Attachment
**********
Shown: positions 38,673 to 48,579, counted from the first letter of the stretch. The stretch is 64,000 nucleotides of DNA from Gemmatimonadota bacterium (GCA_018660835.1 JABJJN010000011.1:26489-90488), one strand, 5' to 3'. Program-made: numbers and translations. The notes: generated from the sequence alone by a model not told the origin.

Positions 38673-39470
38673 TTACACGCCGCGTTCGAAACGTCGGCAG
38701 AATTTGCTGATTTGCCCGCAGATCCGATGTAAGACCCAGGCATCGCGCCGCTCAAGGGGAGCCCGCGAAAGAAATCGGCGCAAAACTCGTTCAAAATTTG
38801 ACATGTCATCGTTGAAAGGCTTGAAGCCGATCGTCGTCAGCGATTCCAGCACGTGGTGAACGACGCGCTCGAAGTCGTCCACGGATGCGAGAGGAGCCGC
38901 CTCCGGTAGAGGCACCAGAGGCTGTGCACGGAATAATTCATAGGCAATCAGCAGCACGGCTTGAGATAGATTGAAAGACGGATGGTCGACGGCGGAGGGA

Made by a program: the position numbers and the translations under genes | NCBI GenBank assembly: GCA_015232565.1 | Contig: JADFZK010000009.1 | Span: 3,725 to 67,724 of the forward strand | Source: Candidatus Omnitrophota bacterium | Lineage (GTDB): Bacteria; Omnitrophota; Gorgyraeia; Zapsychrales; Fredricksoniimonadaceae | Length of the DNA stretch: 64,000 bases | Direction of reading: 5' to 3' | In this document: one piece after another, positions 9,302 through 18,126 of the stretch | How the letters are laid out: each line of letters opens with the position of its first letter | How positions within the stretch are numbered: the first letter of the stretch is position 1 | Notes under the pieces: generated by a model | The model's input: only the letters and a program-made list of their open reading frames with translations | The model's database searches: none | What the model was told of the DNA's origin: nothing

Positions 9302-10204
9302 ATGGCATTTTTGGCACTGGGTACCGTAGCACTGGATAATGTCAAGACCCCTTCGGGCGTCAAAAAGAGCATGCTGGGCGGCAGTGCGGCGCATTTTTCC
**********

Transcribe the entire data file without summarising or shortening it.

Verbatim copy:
Shown: positions 38,673 to 48,579, counted from the first letter of the stretch. The stretch is 64,000 nucleotides of DNA from Gemmatimonadota bacterium (GCA_018660835.1 JABJJN010000011.1:26489-90488), one strand, 5' to 3'. Program-made: numbers and translations. The notes: generated from the sequence alone by a model not told the origin.

Positions 38673-39470
38673 TTACACGCCGCGTTCGAAACGTCGGCAG
38701 AATTTGCTGATTTGCCCGCAGATCCGATGTAAGACCCAGGCATCGCGCCGCTCAAGGGGAGCCCGCGAAAGAAATCGGCGCAAAACTCGTTCAAAATTTG
38801 ACATGTCATCGTTGAAAGGCTTGAAGCCGATCGTCGTCAGCGATTCCAGCACGTGGTGAACGACGCGCTCGAAGTCGTCCACGGATGCGAGAGGAGCCGC
38901 CTCCGGTAGAGGCACCAGAGGCTGTGCACGGAATAATTCATAGGCAATCAGCAGCACGGCTTGAGATAGATTGAAAGACGGATGGTCGACGGCGGAGGGA

Made by a program: the position numbers and the translations under genes | NCBI GenBank assembly: GCA_015232565.1 | Contig: JADFZK010000009.1 | Span: 3,725 to 67,724 of the forward strand | Source: Candidatus Omnitrophota bacterium | Lineage (GTDB): Bacteria; Omnitrophota; Gorgyraeia; Zapsychrales; Fredricksoniimonadaceae | Length of the DNA stretch: 64,000 bases | Direction of reading: 5' to 3' | In this document: one piece after another, positions 9,302 through 18,126 of the stretch | How the letters are laid out: each line of letters opens with the position of its first letter | How positions within the stretch are numbered: the first letter of the stretch is position 1 | Notes under the pieces: generated by a model | The model's input: only the letters and a program-made list of their open reading frames with translations | The model's database searches: none | What the model was told of the DNA's origin: nothing

Positions 9302-10204
9302 ATGGCATTTTTGGCACTGGGTACCGTAGCACTGGATAATGTCAAGACCCCTTCGGGCGTCAAAAAGAGCATGCTGGGCGGCAGTGCGGCGCATTTTTCC